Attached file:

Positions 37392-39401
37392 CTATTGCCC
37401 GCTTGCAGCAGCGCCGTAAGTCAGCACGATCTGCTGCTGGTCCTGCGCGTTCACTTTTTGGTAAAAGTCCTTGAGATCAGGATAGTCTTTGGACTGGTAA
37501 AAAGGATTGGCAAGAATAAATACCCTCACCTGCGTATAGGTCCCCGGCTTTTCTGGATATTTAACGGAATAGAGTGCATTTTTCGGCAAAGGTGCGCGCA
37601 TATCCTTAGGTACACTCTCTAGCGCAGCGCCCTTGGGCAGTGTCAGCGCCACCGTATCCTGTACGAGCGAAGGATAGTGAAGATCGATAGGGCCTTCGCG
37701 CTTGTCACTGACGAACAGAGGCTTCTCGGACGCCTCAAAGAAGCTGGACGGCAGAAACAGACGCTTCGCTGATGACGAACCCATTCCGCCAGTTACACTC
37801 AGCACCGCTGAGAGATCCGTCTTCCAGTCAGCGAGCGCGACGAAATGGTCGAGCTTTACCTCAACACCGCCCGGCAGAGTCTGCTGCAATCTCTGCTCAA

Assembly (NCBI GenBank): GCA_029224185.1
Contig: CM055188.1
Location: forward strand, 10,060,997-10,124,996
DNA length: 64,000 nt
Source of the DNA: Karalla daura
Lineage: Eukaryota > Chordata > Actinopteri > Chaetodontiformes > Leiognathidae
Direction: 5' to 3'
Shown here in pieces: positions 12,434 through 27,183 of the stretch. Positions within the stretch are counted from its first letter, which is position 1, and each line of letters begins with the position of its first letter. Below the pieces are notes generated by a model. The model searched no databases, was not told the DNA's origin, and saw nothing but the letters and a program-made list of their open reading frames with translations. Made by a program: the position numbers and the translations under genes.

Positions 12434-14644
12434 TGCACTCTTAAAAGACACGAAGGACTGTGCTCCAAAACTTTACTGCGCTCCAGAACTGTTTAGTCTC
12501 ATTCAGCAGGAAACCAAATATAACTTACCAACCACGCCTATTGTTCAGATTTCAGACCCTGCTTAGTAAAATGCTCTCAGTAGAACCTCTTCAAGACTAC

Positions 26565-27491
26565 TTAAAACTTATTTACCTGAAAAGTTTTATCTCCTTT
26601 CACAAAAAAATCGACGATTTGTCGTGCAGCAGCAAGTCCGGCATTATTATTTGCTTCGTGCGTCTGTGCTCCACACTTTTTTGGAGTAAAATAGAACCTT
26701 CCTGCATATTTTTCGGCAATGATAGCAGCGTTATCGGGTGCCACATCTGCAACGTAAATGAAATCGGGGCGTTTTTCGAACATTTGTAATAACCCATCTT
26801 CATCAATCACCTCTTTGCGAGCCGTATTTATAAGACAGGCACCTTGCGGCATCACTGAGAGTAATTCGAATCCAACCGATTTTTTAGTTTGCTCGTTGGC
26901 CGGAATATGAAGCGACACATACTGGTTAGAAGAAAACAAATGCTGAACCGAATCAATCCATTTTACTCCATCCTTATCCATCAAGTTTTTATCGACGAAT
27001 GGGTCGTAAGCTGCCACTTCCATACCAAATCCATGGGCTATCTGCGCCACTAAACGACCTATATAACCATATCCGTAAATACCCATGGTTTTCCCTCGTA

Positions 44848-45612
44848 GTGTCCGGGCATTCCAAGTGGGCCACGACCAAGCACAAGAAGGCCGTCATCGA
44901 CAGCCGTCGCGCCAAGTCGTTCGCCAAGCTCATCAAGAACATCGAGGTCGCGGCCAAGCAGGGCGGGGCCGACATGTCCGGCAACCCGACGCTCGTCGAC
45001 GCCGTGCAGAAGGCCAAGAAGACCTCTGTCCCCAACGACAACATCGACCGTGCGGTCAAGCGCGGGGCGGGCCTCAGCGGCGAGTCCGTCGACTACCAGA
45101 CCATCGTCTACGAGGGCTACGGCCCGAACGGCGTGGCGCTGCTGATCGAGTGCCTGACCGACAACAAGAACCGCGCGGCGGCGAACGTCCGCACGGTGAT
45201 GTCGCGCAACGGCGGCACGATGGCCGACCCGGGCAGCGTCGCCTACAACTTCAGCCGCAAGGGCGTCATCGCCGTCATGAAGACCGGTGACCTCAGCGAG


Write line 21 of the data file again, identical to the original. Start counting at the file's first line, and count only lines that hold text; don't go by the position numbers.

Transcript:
26601 CACAAAAAAATCGACGATTTGTCGTGCAGCAGCAAGTCCGGCATTATTATTTGCTTCGTGCGTCTGTGCTCCACACTTTTTTGGAGTAAAATAGAACCTT